MUSICAL CHAIRS IN THE REPUBLIC BOARDROOM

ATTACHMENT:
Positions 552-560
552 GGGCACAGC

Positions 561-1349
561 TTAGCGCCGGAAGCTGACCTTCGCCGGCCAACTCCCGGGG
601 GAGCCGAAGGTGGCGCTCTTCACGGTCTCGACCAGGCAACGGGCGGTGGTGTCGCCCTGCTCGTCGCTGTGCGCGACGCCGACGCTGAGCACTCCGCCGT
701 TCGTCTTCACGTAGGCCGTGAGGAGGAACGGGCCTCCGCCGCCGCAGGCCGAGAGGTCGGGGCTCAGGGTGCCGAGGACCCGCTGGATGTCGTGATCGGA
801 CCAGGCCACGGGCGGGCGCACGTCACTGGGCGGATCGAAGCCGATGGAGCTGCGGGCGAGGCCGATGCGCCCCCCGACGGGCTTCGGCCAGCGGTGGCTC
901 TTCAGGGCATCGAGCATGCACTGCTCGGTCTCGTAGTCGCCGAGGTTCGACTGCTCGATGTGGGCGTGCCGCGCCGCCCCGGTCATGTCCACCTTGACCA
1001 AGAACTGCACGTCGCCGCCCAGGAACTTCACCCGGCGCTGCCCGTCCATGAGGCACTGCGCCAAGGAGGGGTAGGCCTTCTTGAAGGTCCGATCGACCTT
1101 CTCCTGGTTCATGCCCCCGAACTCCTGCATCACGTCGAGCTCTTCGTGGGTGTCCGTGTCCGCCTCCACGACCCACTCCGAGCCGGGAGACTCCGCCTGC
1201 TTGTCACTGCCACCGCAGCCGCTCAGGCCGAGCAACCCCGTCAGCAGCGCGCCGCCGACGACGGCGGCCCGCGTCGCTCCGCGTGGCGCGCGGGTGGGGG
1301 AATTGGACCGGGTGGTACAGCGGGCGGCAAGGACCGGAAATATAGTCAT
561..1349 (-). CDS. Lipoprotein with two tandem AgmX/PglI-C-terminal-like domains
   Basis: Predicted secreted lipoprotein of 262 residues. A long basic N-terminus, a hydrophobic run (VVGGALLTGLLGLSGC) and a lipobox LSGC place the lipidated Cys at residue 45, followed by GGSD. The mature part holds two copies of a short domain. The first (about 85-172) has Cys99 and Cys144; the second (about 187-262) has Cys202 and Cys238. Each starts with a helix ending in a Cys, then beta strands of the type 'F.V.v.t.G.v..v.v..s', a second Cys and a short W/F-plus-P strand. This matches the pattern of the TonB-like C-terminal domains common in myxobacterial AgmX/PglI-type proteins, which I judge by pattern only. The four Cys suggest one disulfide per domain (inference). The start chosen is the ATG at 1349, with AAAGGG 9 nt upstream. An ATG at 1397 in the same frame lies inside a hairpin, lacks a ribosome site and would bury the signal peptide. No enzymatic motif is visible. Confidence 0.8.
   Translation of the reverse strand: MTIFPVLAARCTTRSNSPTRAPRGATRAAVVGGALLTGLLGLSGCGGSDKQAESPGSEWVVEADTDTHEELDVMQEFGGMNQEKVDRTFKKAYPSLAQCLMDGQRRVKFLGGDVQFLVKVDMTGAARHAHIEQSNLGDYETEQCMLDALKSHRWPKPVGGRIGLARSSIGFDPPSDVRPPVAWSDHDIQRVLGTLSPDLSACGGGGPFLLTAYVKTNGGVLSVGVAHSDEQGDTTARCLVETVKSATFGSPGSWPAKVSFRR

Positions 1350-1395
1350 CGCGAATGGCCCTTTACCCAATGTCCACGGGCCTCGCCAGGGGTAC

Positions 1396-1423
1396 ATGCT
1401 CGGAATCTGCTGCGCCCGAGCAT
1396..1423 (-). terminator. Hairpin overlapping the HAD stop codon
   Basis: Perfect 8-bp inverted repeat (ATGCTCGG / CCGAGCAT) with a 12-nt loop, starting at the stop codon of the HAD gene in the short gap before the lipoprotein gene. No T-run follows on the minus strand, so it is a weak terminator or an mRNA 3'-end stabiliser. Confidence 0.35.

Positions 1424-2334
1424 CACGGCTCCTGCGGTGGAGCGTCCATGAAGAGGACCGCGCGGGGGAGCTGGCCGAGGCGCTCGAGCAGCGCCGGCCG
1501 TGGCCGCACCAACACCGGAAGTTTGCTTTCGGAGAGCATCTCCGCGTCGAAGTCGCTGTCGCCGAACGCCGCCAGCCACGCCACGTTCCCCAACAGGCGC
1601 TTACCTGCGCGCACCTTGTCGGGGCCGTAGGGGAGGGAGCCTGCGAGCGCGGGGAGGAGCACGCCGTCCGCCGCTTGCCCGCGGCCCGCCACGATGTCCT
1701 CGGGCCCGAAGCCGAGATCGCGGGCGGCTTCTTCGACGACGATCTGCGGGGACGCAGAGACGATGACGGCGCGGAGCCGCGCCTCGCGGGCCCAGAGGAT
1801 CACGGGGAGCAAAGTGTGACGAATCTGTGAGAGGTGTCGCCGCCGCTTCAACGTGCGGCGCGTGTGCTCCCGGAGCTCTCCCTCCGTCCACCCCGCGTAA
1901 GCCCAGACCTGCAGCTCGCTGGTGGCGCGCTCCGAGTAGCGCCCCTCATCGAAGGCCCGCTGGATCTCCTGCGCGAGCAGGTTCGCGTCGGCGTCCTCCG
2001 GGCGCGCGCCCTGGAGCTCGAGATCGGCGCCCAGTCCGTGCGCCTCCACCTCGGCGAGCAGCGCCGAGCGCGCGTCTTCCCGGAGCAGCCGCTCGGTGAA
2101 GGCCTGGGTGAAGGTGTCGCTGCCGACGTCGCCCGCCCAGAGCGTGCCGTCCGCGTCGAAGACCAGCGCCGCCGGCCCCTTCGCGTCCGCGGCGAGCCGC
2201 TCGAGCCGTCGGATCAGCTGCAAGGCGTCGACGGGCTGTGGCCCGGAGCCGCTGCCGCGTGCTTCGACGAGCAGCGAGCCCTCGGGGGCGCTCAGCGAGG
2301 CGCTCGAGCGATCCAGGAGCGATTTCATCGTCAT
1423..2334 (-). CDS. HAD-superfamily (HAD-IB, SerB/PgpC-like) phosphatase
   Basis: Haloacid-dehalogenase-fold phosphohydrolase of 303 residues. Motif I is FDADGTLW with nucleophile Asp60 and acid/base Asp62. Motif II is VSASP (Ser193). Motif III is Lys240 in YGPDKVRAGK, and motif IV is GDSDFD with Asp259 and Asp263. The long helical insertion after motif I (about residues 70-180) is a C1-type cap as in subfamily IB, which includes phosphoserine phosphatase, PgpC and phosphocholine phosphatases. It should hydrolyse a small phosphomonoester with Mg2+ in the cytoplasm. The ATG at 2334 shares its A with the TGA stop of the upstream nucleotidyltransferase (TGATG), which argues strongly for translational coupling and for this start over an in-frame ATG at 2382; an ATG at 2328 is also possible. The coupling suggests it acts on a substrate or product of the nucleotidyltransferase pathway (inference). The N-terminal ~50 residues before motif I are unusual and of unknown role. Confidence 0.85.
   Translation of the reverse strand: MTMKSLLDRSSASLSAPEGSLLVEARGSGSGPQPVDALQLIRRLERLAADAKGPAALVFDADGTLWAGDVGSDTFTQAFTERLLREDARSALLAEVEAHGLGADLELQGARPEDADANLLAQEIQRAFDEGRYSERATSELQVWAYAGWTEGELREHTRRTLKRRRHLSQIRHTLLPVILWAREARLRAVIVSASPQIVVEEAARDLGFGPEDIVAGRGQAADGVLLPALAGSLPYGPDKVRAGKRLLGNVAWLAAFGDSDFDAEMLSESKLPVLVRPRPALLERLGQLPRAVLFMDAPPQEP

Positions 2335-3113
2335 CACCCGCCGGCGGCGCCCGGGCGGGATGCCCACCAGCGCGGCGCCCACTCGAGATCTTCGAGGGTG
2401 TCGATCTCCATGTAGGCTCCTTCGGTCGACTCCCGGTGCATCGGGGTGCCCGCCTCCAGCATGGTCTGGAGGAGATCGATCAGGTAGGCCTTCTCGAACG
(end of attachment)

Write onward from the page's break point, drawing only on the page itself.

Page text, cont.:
If that brief newspaper announcement of recent changes in the Republic National Bank power structure seemed like the tip of an iceberg, that’s because it was. Those who read between the lines probably noticed that Jim Keay, formerly chairman of the bank and vice chairman of the Republic of Texas Corporation, has traded two titles for one. He’s now just vice chairman of the holding company. And it is significant that Keay will report to James D. Berry, chairman and CEO of the holding company, a man with whom Keay has for years had what bank insiders call “friendly conflicts.” Primary significance of the musical chairs is this: Former Republic chairman Jim Aston, at 68, is finally phasing himself out and wants it known both inside and outside the bank that Berry is the undisputed number one man. Insiders say the real contest between Berry and Keay came to an end two years ago when Berry was named holding company chairman instead of Keay. This move is simply intended to remove all doubts of Berry’s supremacy. But Keay doesn’t exactly come out a loser in the shakeup. Republic of Texas, which now owns 20 banks, wants to own 40 by the end of the year to become the largest bank holding company in town. Keay will be a central figure in that buying spree. (The board is not exactly disappointed that under Keay’s chairmanship, the flagship bank of the chain moved into a $l-billion-per-year growth rate.) As a further sign that Aston is serious about turning over the reins to Berry, look for Republic to adopt its first mandatory retirement guidelines at the annual meeting in April.

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